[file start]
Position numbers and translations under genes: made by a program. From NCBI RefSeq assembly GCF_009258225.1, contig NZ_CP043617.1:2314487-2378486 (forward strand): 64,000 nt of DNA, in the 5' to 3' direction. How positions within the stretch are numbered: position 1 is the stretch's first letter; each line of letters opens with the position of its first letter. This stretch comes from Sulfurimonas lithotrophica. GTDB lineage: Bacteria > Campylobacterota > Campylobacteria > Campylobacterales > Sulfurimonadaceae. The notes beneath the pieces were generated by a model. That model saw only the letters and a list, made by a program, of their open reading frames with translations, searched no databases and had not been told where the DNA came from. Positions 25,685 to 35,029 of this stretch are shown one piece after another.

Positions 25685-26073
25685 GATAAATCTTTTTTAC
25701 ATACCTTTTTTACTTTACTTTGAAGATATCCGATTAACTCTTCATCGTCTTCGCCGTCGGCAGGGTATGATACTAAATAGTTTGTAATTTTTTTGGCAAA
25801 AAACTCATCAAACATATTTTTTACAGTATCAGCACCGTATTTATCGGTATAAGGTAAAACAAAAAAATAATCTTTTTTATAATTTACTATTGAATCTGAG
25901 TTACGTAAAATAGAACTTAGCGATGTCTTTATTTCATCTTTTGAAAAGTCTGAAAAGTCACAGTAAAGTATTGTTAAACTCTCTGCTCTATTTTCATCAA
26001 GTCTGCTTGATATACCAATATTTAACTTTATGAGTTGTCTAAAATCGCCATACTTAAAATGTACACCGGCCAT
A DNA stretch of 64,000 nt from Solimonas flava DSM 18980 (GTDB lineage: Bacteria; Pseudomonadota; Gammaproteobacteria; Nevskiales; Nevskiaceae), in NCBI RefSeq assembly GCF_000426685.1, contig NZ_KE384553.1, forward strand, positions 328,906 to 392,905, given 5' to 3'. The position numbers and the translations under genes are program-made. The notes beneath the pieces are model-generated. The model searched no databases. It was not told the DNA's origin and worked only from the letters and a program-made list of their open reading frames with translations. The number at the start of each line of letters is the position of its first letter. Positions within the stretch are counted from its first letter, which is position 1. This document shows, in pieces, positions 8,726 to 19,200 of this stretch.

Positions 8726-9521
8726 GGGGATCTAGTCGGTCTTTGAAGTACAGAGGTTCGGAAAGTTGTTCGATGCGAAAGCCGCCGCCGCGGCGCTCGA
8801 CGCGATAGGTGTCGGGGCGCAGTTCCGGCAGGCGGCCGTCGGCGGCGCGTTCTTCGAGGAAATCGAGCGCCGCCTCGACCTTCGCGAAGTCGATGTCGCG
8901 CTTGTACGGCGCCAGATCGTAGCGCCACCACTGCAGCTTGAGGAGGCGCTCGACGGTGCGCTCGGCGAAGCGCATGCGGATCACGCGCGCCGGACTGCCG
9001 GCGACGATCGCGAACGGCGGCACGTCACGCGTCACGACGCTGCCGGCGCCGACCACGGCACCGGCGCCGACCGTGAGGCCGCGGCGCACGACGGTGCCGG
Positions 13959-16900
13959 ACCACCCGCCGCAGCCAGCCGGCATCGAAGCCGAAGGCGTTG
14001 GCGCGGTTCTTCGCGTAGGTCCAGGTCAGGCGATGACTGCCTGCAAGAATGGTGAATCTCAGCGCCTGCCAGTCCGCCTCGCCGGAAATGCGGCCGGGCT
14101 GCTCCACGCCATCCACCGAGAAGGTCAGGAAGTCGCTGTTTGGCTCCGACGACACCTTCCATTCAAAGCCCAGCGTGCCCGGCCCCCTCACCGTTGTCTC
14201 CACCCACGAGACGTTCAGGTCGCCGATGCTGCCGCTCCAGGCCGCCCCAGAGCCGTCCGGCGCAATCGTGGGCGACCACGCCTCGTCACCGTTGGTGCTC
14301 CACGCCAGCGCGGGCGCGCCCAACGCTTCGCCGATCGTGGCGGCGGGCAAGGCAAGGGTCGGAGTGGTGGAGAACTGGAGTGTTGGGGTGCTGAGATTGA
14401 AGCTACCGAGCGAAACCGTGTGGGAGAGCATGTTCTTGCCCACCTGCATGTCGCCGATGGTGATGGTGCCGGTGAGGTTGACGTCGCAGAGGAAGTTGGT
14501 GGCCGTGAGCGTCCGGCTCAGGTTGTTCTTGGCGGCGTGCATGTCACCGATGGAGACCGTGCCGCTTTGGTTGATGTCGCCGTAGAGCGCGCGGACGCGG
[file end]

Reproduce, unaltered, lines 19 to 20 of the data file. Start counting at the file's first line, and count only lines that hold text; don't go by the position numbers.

14301 CACGCCAGCGCGGGCGCGCCCAACGCTTCGCCGATCGTGGCGGCGGGCAAGGCAAGGGTCGGAGTGGTGGAGAACTGGAGTGTTGGGGTGCTGAGATTGA
14401 AGCTACCGAGCGAAACCGTGTGGGAGAGCATGTTCTTGCCCACCTGCATGTCGCCGATGGTGATGGTGCCGGTGAGGTTGACGTCGCAGAGGAAGTTGGT